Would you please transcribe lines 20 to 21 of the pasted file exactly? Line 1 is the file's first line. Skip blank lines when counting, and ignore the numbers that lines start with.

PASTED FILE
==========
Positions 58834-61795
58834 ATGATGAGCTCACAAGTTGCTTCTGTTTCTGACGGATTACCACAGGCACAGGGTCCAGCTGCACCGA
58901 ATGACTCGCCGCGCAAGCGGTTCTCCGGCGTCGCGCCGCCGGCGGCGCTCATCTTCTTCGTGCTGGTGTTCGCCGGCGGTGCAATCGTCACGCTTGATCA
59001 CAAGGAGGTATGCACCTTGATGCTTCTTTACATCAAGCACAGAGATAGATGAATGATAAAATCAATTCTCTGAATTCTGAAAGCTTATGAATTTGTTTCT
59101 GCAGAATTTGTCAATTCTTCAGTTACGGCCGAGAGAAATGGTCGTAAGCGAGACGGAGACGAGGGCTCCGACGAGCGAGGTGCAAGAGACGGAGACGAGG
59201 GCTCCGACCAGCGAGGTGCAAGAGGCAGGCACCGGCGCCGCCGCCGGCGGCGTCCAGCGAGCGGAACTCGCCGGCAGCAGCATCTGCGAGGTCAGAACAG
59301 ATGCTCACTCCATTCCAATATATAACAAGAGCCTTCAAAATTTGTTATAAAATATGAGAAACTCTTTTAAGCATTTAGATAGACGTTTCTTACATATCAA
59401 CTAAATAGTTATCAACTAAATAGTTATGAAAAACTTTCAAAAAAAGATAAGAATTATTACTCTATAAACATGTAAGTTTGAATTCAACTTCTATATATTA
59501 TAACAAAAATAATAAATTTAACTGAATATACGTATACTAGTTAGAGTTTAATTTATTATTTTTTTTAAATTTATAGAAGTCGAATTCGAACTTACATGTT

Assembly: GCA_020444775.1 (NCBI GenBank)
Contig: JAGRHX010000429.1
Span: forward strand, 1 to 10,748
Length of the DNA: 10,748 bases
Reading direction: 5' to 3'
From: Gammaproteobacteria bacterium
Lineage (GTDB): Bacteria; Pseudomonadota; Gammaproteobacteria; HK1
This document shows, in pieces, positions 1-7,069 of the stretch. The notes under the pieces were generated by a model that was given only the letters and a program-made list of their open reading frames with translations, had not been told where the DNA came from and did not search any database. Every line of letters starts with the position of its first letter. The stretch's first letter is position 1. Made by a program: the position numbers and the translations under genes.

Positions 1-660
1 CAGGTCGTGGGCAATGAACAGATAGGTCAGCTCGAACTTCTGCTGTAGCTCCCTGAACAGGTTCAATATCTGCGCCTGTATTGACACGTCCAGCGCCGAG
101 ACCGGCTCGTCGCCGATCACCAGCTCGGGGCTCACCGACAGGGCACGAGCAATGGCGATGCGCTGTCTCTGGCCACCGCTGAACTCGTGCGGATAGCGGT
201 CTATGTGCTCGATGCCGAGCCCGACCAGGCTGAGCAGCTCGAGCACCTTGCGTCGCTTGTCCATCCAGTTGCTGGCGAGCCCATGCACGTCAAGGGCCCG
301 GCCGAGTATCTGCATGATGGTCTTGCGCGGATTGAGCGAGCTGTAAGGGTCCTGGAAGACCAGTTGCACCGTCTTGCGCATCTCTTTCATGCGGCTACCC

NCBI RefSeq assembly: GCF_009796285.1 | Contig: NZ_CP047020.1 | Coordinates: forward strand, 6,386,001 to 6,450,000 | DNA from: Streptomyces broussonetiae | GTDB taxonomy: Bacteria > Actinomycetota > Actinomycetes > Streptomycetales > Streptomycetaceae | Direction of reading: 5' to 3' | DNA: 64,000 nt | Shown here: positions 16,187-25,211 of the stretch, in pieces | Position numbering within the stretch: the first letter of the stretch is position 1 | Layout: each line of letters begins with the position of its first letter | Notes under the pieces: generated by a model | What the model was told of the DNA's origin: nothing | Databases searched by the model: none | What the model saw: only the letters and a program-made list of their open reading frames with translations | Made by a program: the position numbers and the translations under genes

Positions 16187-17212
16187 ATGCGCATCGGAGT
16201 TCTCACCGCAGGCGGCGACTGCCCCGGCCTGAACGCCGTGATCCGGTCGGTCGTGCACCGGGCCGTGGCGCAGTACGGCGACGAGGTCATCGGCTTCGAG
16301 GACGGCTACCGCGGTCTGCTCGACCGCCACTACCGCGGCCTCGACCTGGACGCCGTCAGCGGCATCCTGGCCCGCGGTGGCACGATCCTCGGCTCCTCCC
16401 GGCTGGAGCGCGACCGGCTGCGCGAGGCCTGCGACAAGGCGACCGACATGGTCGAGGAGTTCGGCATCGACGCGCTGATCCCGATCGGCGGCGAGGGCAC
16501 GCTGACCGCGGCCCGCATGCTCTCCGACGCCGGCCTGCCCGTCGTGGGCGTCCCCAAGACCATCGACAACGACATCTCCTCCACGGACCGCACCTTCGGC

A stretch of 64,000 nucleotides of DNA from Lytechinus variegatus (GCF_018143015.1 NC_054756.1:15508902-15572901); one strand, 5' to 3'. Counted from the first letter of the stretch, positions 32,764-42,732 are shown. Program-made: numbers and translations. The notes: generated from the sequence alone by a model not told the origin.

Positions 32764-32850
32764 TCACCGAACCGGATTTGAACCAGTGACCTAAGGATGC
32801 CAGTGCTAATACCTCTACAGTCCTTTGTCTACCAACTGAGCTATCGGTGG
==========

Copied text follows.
101 ACCGGCTCGTCGCCGATCACCAGCTCGGGGCTCACCGACAGGGCACGAGCAATGGCGATGCGCTGTCTCTGGCCACCGCTGAACTCGTGCGGATAGCGGT
201 CTATGTGCTCGATGCCGAGCCCGACCAGGCTGAGCAGCTCGAGCACCTTGCGTCGCTTGTCCATCCAGTTGCTGGCGAGCCCATGCACGTCAAGGGCCCG